Here’s a sneak preview of what will be presented at the upcoming Phenome 2017 conference, to be held on Feb. 10-14 in Tucson, AZ.
Phenome 2017 will provide a unique opportunity for plant biologists, engineers, computer and information scientists, chemists, mathematicians, geologists, physicists, and meteorologists to mingle, forge collaborations, share insights, and develop strategies to tackle real-world problems.
The Emerging Technologies for Use in the Field & Controlled Environments concurrent sessions will take place on the afternoon of Saturday, February 11, at Phenome 2017.
Determining the exact phenotypes of a large population of plants, including architectural parameters, metabolic status, and developmental stage, has traditionally required substantial, expensive labor by legions of workers. While technologies for high-throughput genotyping have mushroomed, technologies for high-throughput phenotyping have lagged. The Emerging Technologies for Use in the Field & Controlled Environments sessions of Phenome 2017 profile leading-edge technologies for high-throughput, precision phenotyping and analysis.
Robotics and Remote Sensing
Agricultural robots can decrease the need for manual labor in harvesting (such as picking fruit) and planting. Researchers have begun developing robots to eliminate weeds, and the use of unmanned aerial vehicles (UAVs, or “drones”) has revolutionized large-scale data collection, but comes with its own array of challenges. Navigational systems must incorporate algorithms that can navigate complex terrain and challenging environmental conditions.
In the Robotics and Remote Sensing session of Phenome 2017, Lie Tang from Iowa State University will present “Innovations toward Robotic Plant Phenotyping”, emphasizing critical need for enabling technologies and tools for high-quality and high-throughput plant phenotyping, and showcasing how innovations in automation and robotics can open up new avenues toward that goal. Volkan Isler from the University of Minnesota will explore the use of robotic sensor networks in agricultural applications such as mapping cornfields or estimating the yield of apples from mapping an orchard using UAVs.
One constraint of acquiring data from the air is that these data tend to just show information for the aboveground parts of plants. Josh Peschel from the University of Illinois Urbana-Champaign will discuss his research on high-resolution sensing, 4-dimensional modeling, and visualization of crop sub-canopy environments, to show us what lies beneath the canopy. Edgar Spalding from the University of Wisconsin will explain how the Phytomorph project uses image analysis and high throughput computing as tools for measuring seed and seedling phenotypes.
A major challenge in high-throughput phenotyping is accurate, reproducible imaging, particularly of hidden tissues such as developing grains and roots. Chris Topp from the Danforth Center will describe challenges and new developments in imaging the spatial and temporal development of plant architecture in his talk “Field and Lab-Based Phenotyping Approaches to Understand the Genetic Basis of Root Growth and Whole Plant Architecture”. Stefan Gerth from the Fraunhofer Development Center X-ray Technology EZRT will talk about belowground phenotyping of potato tubers, cassava storage roots and maize root architecture.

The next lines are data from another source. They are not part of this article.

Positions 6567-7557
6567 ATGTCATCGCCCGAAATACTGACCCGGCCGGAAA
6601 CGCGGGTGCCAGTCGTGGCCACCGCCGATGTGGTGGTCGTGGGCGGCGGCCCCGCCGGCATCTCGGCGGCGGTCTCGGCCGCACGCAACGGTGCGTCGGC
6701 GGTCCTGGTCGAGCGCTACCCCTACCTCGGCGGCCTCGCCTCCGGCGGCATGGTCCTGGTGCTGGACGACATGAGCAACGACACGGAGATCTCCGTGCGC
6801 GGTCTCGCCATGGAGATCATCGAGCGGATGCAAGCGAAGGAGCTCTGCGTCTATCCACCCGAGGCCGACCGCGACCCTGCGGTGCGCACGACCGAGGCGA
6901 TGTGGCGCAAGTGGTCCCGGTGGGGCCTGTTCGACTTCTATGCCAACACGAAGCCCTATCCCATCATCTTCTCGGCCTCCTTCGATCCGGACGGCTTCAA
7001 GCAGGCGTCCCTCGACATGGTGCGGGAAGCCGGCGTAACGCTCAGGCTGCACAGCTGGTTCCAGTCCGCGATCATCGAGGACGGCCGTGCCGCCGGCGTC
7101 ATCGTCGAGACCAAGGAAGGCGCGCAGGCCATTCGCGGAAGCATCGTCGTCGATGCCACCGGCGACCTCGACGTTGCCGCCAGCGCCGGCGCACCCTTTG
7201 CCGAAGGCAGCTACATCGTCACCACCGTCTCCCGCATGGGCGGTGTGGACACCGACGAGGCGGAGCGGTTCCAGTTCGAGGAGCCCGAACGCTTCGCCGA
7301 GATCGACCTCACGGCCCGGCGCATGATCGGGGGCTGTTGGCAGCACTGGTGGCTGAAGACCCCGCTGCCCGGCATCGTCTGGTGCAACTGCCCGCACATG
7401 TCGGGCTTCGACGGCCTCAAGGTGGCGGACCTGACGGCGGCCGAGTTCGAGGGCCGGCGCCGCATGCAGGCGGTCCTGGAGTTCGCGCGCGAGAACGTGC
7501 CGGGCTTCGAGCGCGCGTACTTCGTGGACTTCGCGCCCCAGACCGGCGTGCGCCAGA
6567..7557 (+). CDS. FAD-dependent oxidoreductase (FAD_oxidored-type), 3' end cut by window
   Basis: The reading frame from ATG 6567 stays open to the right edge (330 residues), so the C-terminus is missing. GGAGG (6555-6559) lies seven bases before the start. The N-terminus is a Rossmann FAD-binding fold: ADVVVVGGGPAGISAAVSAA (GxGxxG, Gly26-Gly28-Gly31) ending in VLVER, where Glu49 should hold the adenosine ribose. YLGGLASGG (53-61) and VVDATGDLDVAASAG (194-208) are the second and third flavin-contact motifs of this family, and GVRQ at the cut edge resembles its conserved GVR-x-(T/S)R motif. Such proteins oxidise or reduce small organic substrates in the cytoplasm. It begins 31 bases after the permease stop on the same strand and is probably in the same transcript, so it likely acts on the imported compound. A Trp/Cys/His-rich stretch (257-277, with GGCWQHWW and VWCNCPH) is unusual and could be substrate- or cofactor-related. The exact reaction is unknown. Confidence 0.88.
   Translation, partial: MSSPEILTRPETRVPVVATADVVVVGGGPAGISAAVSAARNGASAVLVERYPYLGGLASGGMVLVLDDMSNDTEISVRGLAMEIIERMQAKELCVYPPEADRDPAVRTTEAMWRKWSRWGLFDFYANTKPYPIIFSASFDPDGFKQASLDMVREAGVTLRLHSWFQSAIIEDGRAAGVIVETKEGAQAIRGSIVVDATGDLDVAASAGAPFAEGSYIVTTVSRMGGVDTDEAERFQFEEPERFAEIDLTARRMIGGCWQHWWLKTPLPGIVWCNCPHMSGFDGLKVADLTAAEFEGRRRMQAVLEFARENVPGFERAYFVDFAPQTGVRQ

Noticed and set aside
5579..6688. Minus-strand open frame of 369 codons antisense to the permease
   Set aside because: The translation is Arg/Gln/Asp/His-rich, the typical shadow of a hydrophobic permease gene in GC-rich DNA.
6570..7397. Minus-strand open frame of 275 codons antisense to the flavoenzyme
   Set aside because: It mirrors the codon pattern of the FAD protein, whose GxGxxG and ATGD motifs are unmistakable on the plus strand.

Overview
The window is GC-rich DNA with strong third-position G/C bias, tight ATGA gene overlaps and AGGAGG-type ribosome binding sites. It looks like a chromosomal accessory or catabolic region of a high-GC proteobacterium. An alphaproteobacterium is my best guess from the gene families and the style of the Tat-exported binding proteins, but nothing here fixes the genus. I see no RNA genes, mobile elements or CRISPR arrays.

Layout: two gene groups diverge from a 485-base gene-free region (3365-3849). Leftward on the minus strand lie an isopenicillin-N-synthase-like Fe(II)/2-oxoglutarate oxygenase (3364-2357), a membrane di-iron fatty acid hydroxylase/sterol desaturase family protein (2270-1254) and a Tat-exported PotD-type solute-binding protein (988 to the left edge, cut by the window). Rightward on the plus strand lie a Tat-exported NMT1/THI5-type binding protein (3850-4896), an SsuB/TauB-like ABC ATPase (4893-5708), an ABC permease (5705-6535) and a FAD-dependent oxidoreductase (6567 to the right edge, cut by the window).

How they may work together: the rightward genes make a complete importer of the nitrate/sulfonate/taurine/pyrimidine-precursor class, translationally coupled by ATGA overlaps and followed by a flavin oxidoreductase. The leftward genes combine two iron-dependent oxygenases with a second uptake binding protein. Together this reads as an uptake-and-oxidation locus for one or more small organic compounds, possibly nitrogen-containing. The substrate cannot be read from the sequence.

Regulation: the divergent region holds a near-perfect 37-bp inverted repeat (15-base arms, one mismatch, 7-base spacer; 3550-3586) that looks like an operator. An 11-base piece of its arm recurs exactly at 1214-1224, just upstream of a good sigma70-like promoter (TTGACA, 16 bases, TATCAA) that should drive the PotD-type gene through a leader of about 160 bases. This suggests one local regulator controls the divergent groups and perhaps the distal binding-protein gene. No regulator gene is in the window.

Capturing the rapid changes in plant metabolism provides a particular challenge. Richard Ferrieri from the University of Missouri will present “Integrated Whole-Plant Fluxomics Aided by Imaging Technologies”, highlighting applications of nuclear imaging (dynamic PET and Radioluminescence Imaging) and mass spectrometric imaging technologies. Xavier Sirault from the Australian Plant Phenomics Facility will share the latest developments and applications of precision and high-throughput phenotyping technologies in Australia and describing new methods to extract trait information from the data collected (i.e. transforming data into information).
Quantitative Field Data
For phenotyping, high-throughput assays are essential to provide the large amounts of information required to characterize phenotypes of crops in depth. This poses a particular challenge for imaging, which produces large amounts of data that can defy quantification. April Agee Carroll, Director of Phenomics for the Purdue University College of Agriculture, will describe her work to integrate greenhouse and field phenotyping as part of the Plant Sciences Research and Education Pipeline initiative. Vincent Vadez from ICRISAT in India and Patrick Schnable from Iowa State University will present new work on imaging. Also, Todd Mockler from the Danforth Center will describe his implementation of a high-throughput digital imaging platform for monocots.